J. L. BELL is a Massachusetts writer who specializes in (among other things) the start of the American Revolution in and around Boston. He is particularly interested in the experiences of children in 1765-75. He has published scholarly papers and popular articles for both children and adults. He was consultant for an episode of History Detectives, and contributed to a display at Minute Man National Historic Park.

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Wednesday, July 17, 2013

A Death at Deacon Tudor’s

Here’s a notable entry from the diary of John Tudor (1709-1795), a merchant and deacon of Boston’s Second (Old North) Meeting-House in the North End:

1772 March 16th

This Morning died my old faithfull Servant, a Negro Man, that Lived with me about 34 Years. But the last 10 Years of his life he was Useless, more espesaly the last 7 Years. We supposed him to be between 90 & 100 Years Old. He Kept’d his bed, but one Day & Died very easey.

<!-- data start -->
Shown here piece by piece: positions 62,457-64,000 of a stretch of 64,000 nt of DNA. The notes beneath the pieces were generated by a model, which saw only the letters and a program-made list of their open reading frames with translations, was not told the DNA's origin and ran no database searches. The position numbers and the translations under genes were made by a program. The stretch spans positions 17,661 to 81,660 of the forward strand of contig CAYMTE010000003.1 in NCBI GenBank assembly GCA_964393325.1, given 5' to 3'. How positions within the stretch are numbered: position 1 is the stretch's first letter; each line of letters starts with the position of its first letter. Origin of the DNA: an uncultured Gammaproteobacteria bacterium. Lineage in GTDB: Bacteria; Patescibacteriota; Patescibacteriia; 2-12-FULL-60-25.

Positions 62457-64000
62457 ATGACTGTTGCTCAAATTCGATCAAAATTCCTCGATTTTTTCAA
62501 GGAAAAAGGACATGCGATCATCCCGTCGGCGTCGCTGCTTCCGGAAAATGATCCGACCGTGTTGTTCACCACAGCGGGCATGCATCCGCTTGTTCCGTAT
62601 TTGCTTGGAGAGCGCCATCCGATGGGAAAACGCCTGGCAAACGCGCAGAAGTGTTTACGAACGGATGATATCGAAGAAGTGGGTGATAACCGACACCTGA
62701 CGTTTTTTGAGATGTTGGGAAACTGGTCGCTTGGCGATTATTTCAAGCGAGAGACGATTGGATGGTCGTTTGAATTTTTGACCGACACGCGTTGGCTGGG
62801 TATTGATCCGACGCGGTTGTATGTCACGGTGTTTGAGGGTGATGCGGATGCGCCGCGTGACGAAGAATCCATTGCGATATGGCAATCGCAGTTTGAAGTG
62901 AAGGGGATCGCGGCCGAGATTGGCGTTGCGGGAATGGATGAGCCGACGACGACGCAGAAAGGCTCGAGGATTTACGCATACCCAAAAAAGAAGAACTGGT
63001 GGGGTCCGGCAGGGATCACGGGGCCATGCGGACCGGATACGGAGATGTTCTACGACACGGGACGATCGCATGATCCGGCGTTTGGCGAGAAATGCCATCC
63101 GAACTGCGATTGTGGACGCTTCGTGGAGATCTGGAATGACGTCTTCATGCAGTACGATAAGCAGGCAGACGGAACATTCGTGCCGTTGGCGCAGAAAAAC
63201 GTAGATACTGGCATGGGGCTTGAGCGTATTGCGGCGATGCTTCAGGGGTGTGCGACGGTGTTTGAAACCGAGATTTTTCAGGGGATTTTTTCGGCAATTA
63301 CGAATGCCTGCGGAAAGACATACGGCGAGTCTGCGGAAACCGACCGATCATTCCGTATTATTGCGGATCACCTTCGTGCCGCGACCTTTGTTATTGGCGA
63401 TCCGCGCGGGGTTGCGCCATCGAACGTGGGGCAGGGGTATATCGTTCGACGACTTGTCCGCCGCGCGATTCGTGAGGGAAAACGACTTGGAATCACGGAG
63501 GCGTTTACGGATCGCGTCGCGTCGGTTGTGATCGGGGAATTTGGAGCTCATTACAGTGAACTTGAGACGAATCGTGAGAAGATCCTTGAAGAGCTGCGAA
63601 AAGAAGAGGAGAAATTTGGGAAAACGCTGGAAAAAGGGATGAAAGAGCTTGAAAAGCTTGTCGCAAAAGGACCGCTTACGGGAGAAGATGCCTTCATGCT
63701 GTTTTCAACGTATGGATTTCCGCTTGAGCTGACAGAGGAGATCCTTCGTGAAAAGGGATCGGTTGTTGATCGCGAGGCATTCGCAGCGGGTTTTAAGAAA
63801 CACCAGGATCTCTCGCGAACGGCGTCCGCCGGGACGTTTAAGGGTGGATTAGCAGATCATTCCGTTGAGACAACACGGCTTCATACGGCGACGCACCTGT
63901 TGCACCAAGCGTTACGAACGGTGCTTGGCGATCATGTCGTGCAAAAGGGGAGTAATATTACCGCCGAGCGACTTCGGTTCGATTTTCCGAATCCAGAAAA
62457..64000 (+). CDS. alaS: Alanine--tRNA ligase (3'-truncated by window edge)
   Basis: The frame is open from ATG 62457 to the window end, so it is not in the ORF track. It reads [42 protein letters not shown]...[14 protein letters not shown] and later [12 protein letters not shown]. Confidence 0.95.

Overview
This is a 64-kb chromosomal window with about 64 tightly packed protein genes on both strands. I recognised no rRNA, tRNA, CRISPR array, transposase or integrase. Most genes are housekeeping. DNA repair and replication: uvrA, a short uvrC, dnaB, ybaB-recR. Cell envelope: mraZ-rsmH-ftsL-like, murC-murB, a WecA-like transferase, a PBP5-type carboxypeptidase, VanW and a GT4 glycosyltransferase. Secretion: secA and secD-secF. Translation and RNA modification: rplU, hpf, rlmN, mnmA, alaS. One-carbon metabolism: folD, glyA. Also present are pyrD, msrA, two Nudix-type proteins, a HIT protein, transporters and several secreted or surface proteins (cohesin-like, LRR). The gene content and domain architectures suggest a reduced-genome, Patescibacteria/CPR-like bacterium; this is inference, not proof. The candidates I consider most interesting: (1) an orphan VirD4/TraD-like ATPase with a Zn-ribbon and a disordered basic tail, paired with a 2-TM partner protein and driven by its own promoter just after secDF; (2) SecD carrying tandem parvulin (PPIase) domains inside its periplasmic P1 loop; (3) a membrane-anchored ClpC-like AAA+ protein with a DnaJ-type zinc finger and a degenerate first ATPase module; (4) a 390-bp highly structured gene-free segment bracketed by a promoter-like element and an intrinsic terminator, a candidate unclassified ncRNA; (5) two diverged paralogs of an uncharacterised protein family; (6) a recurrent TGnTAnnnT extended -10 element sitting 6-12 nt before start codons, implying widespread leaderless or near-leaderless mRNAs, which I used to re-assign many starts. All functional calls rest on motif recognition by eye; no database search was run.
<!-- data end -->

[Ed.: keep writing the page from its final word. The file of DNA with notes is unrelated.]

It ’tis remarkable throw the goodness of God, tho’ we have had a larg Famaly of Children & servants for near 40 Years til of late, and never had till this Morning, but one person that Died under my Roof: my Sons & other Relations Died abroad. Bessed be God for a helthy Famely & all other Merceys.

£3 coffin.
“Servant” was colonial Boston’s euphemism for a slave. The deacon was clearly affected by his old slave’s death, but not enough to record the man’s name.

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